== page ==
Svetlana Boym’s Another Freedom

The word for freedom, eleutheria, is related to the border zone town of Eleutherae between Athens and Thebes, to art and religion, the history of the festival of the Dionysia and the emergence of classical tragedy. Pausanias reports that “the reason why the people of Eleutherae came over was not because they were reduced by war, but because they desired to share Athenian citizenship and hated the Thebans.” They carried with them the wooden statue of Dionysus, who initially was not accepted in Athens. According to the legend, the got from the borderlands became infuriated and brought plague to the city of Athens. This is how the festival of the Dionysia came into being. Subsequently this collective festival opened a space for individual creativity, transforming ritual into theater–a space where political and artistic eleutheria opened dialogues about the boundaries of the polis. Eleutheria is a freedom of the border zone–a freely chosen “immigration” and incorporation of local and foreign gods–that also gives birth to poetry and theater.

From Svetlana Boym’s Another Freedom, Chicago UP, 2010

Marie Houzelle’s Tita

Occitania, a large region of Southern France that includes parts of Spain and Italy, has been for centuries crisscrossed by traders and traveling folk from the far reaches of Europe and Northern Africa. Its ancient language, Occitan or langue d’oc, a close relative of Catalan, was immortalized as early as the 11th Century by troubadours, the traveling poets, serenading chivalry and courtly love. Though annexed gradually in the early modern era by the French kings, the region has preserved many of its ancient customs, the language, cuisine, the tradition of wine making. Born here in the 1950s, Tita, the heroine of Marie Houzelle’s eponymously titled novel, inherits this rich culture at the moment of crisis.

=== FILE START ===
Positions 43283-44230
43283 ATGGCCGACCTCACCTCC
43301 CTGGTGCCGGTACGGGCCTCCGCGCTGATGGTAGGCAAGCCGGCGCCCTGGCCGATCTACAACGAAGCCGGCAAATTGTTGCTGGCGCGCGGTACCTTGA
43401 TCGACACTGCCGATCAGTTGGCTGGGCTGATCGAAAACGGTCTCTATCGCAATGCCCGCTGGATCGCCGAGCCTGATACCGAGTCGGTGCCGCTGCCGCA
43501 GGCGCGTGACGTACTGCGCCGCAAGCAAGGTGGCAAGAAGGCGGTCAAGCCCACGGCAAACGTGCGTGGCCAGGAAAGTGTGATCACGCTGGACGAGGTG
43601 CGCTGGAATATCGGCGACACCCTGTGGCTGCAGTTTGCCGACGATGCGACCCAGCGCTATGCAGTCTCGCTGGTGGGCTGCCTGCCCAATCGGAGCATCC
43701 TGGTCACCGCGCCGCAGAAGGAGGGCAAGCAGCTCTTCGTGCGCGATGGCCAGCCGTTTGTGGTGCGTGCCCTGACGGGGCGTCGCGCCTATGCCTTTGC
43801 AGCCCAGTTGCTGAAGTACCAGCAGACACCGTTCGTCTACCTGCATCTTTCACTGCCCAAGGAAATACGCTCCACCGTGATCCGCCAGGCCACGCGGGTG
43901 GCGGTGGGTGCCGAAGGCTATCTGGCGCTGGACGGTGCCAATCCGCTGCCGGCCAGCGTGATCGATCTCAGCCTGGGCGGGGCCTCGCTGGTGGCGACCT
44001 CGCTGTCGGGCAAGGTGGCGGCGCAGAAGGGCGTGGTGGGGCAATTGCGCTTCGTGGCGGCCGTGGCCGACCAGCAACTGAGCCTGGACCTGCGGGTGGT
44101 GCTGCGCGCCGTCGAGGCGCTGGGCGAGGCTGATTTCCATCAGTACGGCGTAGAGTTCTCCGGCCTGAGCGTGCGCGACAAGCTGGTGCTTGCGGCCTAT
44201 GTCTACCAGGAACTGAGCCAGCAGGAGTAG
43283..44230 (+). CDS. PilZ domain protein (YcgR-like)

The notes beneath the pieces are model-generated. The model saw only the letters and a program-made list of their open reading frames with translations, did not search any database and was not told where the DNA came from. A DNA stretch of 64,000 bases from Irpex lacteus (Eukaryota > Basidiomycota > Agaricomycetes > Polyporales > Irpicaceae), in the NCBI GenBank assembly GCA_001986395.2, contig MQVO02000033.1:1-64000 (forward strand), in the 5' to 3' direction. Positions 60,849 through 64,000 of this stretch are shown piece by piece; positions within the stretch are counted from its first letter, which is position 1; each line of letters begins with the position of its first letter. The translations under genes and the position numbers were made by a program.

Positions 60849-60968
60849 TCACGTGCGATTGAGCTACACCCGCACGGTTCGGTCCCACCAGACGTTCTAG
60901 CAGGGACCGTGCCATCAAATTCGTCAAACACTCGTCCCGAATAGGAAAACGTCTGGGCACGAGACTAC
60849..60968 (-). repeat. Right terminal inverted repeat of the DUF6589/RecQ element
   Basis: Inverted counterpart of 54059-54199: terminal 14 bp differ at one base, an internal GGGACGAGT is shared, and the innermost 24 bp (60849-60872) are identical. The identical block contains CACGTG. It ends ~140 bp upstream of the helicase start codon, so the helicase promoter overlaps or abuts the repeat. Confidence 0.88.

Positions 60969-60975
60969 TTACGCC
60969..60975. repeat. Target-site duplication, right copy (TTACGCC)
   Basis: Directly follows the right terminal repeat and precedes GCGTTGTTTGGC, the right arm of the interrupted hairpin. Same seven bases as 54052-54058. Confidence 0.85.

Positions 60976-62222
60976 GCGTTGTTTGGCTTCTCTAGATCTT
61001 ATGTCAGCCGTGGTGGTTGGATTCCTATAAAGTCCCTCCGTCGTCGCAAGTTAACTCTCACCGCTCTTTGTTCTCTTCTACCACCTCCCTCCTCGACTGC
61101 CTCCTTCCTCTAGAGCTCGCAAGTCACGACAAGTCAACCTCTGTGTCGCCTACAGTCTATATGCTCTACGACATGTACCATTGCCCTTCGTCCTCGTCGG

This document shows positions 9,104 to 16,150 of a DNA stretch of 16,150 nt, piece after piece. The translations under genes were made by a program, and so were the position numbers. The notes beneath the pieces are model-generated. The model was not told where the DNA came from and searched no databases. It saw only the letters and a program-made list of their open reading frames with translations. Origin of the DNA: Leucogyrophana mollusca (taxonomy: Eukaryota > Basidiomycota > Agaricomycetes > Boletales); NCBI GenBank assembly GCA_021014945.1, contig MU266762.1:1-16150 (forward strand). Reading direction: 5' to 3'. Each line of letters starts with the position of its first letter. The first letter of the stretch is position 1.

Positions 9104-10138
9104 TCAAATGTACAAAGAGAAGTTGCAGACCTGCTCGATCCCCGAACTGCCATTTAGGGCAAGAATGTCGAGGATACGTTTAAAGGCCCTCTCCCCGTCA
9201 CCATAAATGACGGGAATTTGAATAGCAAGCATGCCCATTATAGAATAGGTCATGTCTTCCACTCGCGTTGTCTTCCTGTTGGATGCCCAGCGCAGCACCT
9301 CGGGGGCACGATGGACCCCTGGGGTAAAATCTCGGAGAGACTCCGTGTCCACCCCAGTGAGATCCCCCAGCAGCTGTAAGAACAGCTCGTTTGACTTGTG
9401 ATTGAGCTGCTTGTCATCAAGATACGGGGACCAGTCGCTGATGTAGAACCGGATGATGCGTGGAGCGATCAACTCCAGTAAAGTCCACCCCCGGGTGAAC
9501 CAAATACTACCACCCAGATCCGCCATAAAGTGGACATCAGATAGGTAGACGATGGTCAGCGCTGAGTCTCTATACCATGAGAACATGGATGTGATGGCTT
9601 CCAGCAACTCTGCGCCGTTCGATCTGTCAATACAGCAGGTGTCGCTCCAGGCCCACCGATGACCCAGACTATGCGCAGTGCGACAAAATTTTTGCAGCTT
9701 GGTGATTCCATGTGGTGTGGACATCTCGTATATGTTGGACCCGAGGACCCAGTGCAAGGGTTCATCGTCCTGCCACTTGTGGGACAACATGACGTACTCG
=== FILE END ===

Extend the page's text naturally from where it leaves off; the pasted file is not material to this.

After World War II, life in a small Occitan community is dominated by the Catholic church and the old class structure separating the landed bourgeoisie from the farmers and day-laborers. But the depressed wine business and the growing trend for the young people to seek opportunities in the cities, outside of traditional occupations, threatens to drain the region of all lifeblood. A daughter of a wine-seller and a self-made woman who before marriage owned a beauty salon in Lyon, Tita sees her father’s business suffering from the lack of demand while her mother enjoys playacting a fashionable lifestyle. She must have a crocodile-skin handbag for her birthday; her daughters must have two first communions, the private and the solemn, each accompanied by new outfits and lavish parties. Continue reading “Marie Houzelle’s Tita”